A turnip is a root vegetable that sometimes come with the greens still attached, but it’s usually found in the produce department as just the milky-white and purple root on its own. Different cooking methods and even different turnips can influence whether you should peel a turnip or just leave it be.
What to Look For
Smaller turnips are usually younger and will be sweeter with a more delicate flavor. The root end should still be attached and the skin of the turnip should feel smooth and be free of blemishes. When you pick up a turnip, it should feel heavier than it looks, and it should be firm when you give it a squeeze. Larger, more mature turnips have more of a woody taste. The ideal turnip has a sweet aroma.
When to Peel
Peel your turnips with a basic vegetable peeler, but only when it’s necessary. Consider peeling them if they are large and potentially bitter-tasting or if you plan to roast them or bake them in the oven. Cut up these larger turnips into quarters to help them toward a tasty end result. For every cooking method, remove the roots and stems before cooking, but most of the time the decision to peel the outer skin is a personal one.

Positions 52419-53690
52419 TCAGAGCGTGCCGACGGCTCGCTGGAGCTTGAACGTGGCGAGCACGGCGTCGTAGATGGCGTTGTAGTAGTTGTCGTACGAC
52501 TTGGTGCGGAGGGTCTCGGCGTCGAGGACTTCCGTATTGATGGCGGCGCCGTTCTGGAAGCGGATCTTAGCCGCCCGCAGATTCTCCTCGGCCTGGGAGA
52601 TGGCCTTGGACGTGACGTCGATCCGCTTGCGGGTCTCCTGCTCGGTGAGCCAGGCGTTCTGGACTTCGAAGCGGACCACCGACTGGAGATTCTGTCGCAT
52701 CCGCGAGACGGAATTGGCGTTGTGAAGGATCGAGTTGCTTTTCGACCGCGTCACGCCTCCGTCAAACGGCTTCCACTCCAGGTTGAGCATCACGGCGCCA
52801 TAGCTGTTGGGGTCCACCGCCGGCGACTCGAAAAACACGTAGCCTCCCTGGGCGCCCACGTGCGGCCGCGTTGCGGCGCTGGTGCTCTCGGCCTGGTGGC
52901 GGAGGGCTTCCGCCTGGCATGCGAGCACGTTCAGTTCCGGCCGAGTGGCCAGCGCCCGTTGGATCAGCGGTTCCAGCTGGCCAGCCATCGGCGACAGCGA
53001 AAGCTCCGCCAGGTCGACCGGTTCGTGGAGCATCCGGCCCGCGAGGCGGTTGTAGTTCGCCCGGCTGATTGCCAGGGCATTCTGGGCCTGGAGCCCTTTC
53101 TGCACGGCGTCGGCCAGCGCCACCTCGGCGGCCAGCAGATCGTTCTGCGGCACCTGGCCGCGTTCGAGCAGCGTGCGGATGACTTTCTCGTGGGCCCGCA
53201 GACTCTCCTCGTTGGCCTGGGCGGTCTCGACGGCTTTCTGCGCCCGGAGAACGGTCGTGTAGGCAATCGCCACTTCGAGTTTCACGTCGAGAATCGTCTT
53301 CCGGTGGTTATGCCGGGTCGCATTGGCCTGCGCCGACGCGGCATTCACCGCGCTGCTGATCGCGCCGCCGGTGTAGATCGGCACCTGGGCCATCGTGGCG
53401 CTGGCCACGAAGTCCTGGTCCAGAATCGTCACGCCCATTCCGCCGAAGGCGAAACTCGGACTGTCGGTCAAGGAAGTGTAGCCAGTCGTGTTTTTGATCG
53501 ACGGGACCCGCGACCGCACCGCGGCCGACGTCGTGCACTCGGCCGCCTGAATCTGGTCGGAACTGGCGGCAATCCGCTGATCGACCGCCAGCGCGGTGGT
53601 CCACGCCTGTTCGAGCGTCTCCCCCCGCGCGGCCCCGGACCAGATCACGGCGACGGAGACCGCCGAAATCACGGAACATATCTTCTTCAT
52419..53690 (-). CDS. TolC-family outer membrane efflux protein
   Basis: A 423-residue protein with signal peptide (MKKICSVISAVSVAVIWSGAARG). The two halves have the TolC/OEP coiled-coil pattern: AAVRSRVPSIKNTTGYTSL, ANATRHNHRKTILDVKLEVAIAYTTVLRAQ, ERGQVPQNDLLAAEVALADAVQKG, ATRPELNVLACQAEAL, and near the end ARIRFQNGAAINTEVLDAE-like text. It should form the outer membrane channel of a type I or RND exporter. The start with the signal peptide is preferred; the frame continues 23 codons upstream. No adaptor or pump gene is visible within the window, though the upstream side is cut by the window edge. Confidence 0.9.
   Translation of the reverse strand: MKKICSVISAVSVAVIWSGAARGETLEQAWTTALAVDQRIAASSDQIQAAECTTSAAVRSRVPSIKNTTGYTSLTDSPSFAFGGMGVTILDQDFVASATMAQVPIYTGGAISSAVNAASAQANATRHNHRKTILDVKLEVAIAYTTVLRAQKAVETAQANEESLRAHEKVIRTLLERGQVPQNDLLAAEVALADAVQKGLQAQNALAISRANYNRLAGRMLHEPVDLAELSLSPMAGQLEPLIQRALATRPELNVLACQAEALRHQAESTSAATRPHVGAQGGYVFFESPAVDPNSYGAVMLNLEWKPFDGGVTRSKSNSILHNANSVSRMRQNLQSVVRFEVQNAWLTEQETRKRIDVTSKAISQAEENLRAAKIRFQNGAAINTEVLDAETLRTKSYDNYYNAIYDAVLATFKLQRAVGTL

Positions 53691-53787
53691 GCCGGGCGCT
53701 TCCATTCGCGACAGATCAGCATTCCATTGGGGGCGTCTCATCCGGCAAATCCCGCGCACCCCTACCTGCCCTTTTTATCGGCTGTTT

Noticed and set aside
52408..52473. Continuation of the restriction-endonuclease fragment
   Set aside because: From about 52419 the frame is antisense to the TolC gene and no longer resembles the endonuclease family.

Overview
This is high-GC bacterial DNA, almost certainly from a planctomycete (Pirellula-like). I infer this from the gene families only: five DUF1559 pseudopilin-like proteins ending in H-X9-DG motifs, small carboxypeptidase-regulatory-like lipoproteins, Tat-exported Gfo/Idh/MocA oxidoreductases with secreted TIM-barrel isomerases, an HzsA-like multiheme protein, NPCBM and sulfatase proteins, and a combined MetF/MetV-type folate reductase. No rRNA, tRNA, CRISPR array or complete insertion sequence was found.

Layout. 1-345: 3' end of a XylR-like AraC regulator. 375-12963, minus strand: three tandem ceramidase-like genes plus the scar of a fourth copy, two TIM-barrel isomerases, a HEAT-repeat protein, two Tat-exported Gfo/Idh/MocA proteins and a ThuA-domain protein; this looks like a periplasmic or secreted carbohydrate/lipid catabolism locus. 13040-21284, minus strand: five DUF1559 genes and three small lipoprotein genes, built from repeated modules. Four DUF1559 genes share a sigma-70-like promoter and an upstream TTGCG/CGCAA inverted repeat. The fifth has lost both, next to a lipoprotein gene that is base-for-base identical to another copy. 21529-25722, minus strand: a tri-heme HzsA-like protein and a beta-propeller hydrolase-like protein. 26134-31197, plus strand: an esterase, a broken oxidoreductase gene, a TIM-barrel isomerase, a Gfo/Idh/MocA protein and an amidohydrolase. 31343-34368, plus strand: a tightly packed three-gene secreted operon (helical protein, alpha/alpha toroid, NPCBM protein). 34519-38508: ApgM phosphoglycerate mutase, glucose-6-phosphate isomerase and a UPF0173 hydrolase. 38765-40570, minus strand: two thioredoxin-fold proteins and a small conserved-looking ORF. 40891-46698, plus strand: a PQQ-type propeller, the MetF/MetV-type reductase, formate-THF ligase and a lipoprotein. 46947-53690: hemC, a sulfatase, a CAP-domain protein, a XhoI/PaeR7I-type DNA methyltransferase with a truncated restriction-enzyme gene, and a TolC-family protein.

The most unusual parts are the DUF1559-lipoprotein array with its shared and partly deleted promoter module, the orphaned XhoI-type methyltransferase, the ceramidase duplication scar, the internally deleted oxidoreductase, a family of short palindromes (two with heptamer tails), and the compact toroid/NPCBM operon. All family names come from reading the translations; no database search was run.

When Not to Peel
Boiling is a common way to cook turnips, and you won’t need to bother peeling them if you choose this method. Just cut off the stem, place them in the boiling water and let them cook for up to 30 minutes. You can also boil the greens at the same time if you’re using them. If you don’t end up peeling the turnip before baking it, you can slide the skin and root off when it comes out of the oven and cools down. The smaller, baby turnips don’t require peeling whether you boil, bake, roast or saute them.
Freezing and Storage
The peak season for turnips is from October to March, but they are available all year in most grocery stores. Keep turnips in your fridge for up to two weeks without worrying about spoilage. To freeze them, blanch them in boiling water for about 3 minutes first. This helps prevent the enzymes in the turnip from breaking it down. Cool them in ice water for a few minutes immediately after blanching, then dry them and seal them tightly. Freeze them for up to nine months. Turnips don’t require peeling prior to freezing.
References and ResourcesBBC Good Food: Turnip
Vegan Coach: How to Cook a Turnip -- Everything You Need to Know